Johnny Dowd sings -- and raps, and rasps, and moans, and cruelly whispers -- about outlaw riders and midnight murder. The country blues tunes, from his debut Wrong Side of Memphis and the new Pictures From Life's Other Side, swell with hell-haunted Vietnam veterans, suicidal death-row convicts, and that Old Testament vision of woman as essentially a temptress.
Dowd, who looks like Harrison Ford's bad daddy and sounds a little like King of the Hill's Dale Gribble, spent 20-odd years writing songs while he made a living shuffling furniture around Ithaca, New York. Pushing 50, he finally took his guitar and four-track and cut Wrong Side of Memphis mostly by his lonesome; this lends an eerie, insular air to his cries of "Pal-ay some guitar, Johnny, play it for me!" Two years and another album later, he's become a genuine cult figure -- but his main concern over touring is still the inevitability of finishing in the red.
I steeled myself to interview the man as best I could, breaking up with my girlfriend, imbibing to stumble-drunkness every night over more than a fortnight, and riddling askjeeves.com with such puzzlers as "I want to die now. How can you help me?" Over the phone, though, Dowd comes through as surprisingly level-headed -- and handy with the dry humor which infuses his music.
Dowd has been a traveling man all his life. Born in Texas, he grew up in Oklahoma and Tennessee. He joined the army at age 19, got out four years later and "mostly just traveled around a lot; lived in Georgia for awhile, New York for awhile, Southern California for quite awhile -- it was that era." His songwriting started up about the same time as his moving business, and he wrote "two or three songs a day, except they were all basically the same song, the same riff, with different lyrics."
Pictures From Life's Other Side, unlike Memphis, reaps the harvest of a full band functioning as a bunched fist. Some of the moving parts are a zingy xylorimba; all-too-pure female counterpunches to Johnny's corrosive vocalizing; and rhythms apparently inflicted on scrap metal and kitchenware. "I bring my part of it, and they bring their part of it," Dowd explains. "I could be playing country-western, and they could be playing Sun Ra behind me. When it works it sounds like country-western and Sun Ra. 'Course, sometimes it sounds like four people playing four different songs at the same time."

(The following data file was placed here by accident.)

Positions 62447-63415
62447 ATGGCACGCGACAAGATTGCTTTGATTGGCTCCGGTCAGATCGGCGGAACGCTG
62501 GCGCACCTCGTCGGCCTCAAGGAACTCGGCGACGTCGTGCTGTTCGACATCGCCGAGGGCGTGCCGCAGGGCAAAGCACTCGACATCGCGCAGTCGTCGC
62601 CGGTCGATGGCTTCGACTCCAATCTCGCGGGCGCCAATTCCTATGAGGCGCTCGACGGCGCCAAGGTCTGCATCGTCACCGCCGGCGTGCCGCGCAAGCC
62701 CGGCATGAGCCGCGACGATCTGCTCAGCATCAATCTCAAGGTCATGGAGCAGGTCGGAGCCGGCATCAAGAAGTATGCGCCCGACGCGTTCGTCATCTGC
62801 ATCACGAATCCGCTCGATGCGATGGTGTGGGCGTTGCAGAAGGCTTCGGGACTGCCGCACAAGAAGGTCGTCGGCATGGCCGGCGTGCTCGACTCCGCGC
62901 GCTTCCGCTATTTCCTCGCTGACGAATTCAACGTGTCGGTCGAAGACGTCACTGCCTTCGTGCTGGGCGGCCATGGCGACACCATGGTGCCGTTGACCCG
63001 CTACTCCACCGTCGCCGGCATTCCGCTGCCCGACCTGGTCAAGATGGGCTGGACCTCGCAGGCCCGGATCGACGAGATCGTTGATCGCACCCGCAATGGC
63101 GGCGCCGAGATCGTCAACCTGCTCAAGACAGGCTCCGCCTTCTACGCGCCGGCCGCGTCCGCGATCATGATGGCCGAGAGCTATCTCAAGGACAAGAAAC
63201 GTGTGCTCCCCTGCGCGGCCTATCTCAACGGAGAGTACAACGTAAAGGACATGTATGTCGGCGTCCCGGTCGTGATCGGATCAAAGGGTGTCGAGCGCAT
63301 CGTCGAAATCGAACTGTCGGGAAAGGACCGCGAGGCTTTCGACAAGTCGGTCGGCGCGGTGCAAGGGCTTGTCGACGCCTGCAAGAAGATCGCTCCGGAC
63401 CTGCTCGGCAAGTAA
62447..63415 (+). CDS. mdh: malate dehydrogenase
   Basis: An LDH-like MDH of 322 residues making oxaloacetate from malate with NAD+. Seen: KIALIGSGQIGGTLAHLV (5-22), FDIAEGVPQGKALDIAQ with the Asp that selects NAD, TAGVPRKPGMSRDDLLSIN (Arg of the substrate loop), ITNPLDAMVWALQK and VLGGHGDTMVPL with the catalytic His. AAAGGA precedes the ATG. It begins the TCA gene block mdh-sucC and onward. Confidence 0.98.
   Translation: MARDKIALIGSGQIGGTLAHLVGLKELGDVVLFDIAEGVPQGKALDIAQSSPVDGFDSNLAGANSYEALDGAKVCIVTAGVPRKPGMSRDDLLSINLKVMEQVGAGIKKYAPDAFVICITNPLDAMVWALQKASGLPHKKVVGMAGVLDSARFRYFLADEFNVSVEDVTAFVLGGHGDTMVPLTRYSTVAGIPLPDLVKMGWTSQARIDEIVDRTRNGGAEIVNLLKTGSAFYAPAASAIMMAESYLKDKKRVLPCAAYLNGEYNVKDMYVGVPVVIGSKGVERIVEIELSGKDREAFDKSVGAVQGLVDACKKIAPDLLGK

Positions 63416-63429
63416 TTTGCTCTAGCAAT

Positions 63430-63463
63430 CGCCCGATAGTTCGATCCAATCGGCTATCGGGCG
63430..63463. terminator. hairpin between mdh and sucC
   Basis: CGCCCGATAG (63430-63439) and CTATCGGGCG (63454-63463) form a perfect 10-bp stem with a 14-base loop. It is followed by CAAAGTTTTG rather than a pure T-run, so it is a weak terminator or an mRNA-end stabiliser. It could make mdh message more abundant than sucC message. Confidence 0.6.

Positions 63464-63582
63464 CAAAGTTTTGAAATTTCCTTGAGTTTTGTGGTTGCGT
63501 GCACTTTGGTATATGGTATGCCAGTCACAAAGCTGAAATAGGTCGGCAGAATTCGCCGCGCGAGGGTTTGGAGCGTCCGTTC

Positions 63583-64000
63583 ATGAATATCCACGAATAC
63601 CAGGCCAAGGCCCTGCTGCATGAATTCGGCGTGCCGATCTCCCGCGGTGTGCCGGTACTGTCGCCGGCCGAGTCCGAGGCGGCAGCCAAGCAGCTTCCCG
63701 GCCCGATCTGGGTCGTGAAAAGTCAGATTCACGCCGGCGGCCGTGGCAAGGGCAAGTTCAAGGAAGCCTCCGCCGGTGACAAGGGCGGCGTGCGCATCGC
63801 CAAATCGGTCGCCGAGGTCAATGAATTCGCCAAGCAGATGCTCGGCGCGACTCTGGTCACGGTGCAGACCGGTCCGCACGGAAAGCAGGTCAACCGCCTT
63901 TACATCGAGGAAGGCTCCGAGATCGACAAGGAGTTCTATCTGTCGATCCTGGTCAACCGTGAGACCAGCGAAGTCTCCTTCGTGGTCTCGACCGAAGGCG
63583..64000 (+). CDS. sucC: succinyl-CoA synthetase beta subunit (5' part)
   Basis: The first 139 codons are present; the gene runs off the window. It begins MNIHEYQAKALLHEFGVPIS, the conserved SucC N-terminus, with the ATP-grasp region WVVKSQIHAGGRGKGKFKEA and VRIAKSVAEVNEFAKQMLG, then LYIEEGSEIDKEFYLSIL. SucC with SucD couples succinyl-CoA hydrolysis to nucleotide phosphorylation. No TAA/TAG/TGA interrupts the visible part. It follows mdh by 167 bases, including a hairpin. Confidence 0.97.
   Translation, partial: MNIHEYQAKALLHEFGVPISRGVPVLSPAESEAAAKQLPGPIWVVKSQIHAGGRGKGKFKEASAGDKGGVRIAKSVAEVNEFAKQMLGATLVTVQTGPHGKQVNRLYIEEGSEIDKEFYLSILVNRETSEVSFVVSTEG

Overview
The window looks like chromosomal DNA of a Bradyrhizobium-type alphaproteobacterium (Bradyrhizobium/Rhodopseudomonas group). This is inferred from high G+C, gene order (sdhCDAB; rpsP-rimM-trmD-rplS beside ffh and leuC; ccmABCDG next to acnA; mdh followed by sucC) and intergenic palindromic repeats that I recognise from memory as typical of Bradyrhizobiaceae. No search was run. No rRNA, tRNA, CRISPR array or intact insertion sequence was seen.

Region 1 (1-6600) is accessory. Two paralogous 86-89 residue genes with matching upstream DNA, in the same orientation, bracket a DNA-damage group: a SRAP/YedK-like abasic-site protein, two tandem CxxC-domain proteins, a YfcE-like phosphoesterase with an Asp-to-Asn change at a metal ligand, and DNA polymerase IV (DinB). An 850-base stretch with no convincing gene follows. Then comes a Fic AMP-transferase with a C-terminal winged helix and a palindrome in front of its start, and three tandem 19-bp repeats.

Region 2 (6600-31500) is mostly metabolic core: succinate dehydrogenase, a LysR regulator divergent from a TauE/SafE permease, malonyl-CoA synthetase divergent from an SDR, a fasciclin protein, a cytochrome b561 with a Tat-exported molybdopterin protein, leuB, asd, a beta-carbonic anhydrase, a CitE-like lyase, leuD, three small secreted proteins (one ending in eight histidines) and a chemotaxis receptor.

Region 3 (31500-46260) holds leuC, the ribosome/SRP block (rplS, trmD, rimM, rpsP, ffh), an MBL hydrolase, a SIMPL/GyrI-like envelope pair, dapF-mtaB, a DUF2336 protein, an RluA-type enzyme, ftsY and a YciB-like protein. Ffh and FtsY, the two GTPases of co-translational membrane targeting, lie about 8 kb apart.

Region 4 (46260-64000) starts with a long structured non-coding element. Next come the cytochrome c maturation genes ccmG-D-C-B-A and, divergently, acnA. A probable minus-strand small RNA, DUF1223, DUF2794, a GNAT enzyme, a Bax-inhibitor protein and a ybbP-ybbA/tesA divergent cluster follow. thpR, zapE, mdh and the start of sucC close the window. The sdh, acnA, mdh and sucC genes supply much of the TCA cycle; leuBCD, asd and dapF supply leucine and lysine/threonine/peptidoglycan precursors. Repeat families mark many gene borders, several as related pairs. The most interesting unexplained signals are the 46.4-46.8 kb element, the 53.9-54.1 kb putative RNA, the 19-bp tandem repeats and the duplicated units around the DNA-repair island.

Named, appropriately, for its Hank Williams title track, Pictures spelunks steadily into metaphysical darkness that may condemn even a corpse to lie awake and aware in its casket, listening for the maggots. "If love is a disease/Then you're the one that made me sick," offers one song; another, "Blood Evidence" cuts out after 45 seconds in a flurry of shuffling papers that might be mismatched lyric sheets. Or maybe it's the song's protagonist who, having admitted he picks up young girls for joyrides, knows he's said too much and thereafter takes the Fifth before the real blood evidence spills.
Like Lou Reed before him, Johnny feels no need to condemn his often-bereft and/or horrifying protagonists; he says his parents, along with the Bible, form the foundation for much of his material: "You try to see what male-female relationships are like, from your parents. Good and bad stuff, you know." I ask if any one thing broke his heart. He answers, "Probably one thing." Then, after several seconds of static, he continues, "I don't really wanna get into that." But he adds, making people sound like dinnerware that slipped and fell in the van: "I think everybody gets damaged. Broken, damaged, chipped, or whatever have you."
Asked why he's lived longer than did Hank Sr., obviously one of his idols, Dowd is pragmatic. "I don't abuse drugs and stuff to the extent Hank did. I haven't lived a musician's life, which tends to be an unhealthy lifestyle. You can't get drunk every night and be a mover, but of course if you're a musician you can be drunk all the time, and show up for an hour. If I'd have gotten recognition when I was 20, maybe I would've been dead when I was 30."
Not surprisingly, Dowd's a fan of that other great master of the Southern Gothic, writer Cormac McCarthy. He found a little of himself in McCarthy's The Orchard Keeper, and hopes folk will do the same with his material. "There's this guy who's living in a cave with this woman, and the woman's already been dead a week. But you can read this and say, 'Yeah, I could see myself. There but for the grace of God, that could be me.'"
Andrew Hamlin lives and works in Seattle, Washington, where he prays for the return of Doug Clark and His Hot Nuts.